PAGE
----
You’ve seen the graphs that show the high rate of a VTE (venous thromboembolism) on those hormonal birth control packet inserts? The reason that risk is shown is because women can have serious life threatening medical emergencies during pregnancy and in the period after delivery. Although we share information about the risks of combination hormonal birth control, we want to remind you that the risk of being pregnant is just as real. Please use the most effective and safest birth control you can find if you are not ready to get pregnant.
This information is from the CDC and can be accessed by going to CDC Pregnancy Deaths
The death of a woman during pregnancy, at delivery, or soon after delivery is a tragedy for her family and for society as a whole. Sadly, about 650 women die each year in the United States as a result of pregnancy or delivery complications.
During pregnancy, a woman’s body goes through many changes. These changes are entrirely normal, but may become very important in case there are complications or problems. A pregnancy-related death is defined as the death of a woman during pregnancy or within one year of the end of pregnancy from a pregnancy complication, a chain of events initiated by pregnancy, or the aggravation of an unrelated condition by the physiologic effects of pregnancy.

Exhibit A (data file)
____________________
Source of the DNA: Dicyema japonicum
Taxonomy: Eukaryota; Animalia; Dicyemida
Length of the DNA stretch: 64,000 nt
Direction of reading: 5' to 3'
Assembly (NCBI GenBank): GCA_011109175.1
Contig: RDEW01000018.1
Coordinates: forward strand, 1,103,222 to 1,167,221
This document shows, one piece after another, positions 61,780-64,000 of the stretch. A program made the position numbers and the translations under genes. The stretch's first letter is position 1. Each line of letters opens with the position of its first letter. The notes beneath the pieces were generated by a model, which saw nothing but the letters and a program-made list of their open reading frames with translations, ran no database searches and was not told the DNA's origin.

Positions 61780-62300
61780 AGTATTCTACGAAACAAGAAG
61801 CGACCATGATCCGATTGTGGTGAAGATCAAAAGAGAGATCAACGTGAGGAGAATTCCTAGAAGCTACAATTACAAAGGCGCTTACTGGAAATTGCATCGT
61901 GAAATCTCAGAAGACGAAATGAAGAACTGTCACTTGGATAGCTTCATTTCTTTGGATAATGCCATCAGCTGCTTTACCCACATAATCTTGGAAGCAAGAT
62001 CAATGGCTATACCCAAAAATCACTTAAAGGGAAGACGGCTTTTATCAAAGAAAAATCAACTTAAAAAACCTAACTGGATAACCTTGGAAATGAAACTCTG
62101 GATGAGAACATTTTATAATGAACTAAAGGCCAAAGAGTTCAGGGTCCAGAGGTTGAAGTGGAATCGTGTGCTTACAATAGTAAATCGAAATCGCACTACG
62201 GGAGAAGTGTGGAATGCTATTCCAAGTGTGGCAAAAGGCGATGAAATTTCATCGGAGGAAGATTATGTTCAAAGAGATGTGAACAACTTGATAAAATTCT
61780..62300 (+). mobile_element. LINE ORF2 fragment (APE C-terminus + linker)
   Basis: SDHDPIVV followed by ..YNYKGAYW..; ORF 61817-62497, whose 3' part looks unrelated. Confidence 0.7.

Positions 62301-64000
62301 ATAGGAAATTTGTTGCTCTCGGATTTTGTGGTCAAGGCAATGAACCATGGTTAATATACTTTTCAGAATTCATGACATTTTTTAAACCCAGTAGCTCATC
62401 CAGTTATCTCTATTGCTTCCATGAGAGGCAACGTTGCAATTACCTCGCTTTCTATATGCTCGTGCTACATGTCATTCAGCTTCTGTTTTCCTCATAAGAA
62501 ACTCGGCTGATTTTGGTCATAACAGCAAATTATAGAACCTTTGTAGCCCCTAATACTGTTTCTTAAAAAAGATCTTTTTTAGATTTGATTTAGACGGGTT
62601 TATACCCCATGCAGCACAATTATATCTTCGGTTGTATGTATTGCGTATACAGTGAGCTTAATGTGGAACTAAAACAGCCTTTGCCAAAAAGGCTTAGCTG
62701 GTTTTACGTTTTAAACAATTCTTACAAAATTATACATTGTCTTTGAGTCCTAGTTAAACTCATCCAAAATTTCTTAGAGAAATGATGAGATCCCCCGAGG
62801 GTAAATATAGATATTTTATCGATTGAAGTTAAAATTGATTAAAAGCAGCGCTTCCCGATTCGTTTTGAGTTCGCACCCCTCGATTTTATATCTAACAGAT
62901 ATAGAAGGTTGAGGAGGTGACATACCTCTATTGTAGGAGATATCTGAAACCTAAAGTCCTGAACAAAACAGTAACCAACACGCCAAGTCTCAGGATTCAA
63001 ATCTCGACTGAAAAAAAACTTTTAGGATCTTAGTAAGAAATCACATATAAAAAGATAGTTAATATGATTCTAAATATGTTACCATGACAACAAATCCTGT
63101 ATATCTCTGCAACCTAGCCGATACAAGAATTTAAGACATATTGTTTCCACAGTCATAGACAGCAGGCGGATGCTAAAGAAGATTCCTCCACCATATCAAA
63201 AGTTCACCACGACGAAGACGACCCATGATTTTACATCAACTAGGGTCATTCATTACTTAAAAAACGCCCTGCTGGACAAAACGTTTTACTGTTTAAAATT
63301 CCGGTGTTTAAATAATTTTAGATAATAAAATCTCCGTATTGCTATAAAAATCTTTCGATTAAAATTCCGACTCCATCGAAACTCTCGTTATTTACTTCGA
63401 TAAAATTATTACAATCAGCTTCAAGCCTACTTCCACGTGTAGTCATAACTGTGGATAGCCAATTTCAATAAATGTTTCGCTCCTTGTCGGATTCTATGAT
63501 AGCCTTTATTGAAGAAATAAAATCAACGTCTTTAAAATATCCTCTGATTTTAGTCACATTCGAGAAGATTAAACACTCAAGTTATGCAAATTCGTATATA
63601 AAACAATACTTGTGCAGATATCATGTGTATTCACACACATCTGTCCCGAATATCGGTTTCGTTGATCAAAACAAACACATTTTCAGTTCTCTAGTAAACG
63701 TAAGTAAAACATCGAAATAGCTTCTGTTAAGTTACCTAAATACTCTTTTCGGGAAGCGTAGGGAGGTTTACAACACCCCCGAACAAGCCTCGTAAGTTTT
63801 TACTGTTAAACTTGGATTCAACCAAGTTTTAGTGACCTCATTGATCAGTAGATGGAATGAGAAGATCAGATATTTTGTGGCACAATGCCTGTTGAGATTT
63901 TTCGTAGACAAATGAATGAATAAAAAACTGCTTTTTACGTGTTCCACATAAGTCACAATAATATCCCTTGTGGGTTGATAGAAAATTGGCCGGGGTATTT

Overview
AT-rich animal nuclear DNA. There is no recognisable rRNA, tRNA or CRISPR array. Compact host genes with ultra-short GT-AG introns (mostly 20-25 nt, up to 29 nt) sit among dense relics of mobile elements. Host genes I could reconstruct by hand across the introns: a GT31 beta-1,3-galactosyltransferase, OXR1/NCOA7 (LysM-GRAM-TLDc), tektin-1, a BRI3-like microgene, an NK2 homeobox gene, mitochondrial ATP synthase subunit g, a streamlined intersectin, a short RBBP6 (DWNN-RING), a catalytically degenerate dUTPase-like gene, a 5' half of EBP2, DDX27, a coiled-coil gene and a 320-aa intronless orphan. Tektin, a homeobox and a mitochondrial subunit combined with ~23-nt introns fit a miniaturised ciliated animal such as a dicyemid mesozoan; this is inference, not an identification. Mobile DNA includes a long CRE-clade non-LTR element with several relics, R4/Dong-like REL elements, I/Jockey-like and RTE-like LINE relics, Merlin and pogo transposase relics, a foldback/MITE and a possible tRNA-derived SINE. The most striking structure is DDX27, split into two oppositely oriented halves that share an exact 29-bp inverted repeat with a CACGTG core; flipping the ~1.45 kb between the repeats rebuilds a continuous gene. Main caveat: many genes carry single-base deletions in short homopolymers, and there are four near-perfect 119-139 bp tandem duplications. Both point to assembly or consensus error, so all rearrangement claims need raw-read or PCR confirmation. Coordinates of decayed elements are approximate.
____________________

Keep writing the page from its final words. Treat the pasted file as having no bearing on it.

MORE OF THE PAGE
What can women do to prevent a pregnancy-related death?
Many factors influence pregnancy-related health outcomes. It is important for all women of reproductive age to adopt healthy lifestyles (e.g., maintain a healthy diet and weight, be physically active, quit all substance use for good, prevent injuries) and address any health problems before getting pregnant. Visit your health care provider at recommended scheduled time periods to discuss if or when you are thinking about getting pregnant. This is important to make sure you receive appropriate medical advice and care, and have healthy pregnancies.
A healthy pregnancy begins before conception and continues with prenatal care, with early recognition and management of complications if they arise. Health care providers can help women prepare for pregnancy and for any potential problems during pregnancy. Early initiation of prenatal care by pregnant women, and continuous monitoring of pregnancy by health providers, are key to preventing pregnancy-related complications and death.